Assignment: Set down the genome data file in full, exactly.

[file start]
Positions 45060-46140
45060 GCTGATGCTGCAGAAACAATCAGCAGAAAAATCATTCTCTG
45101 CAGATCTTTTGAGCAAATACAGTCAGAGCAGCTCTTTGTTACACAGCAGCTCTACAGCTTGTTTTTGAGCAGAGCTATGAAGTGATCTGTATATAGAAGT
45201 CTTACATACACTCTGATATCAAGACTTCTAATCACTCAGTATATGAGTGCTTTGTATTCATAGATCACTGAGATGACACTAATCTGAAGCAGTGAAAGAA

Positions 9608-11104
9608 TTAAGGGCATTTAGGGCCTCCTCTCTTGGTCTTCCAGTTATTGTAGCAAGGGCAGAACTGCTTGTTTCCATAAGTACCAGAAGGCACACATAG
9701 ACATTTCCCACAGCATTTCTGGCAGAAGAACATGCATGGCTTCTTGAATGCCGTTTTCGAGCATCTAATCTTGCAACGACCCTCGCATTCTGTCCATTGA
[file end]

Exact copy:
Positions 45060-46140
45060 GCTGATGCTGCAGAAACAATCAGCAGAAAAATCATTCTCTG
45101 CAGATCTTTTGAGCAAATACAGTCAGAGCAGCTCTTTGTTACACAGCAGCTCTACAGCTTGTTTTTGAGCAGAGCTATGAAGTGATCTGTATATAGAAGT
45201 CTTACATACACTCTGATATCAAGACTTCTAATCACTCAGTATATGAGTGCTTTGTATTCATAGATCACTGAGATGACACTAATCTGAAGCAGTGAAAGAA

Positions 9608-11104
9608 TTAAGGGCATTTAGGGCCTCCTCTCTTGGTCTTCCAGTTATTGTAGCAAGGGCAGAACTGCTTGTTTCCATAAGTACCAGAAGGCACACATAG
9701 ACATTTCCCACAGCATTTCTGGCAGAAGAACATGCATGGCTTCTTGAATGCCGTTTTCGAGCATCTAATCTTGCAACGACCCTCGCATTCTGTCCATTGA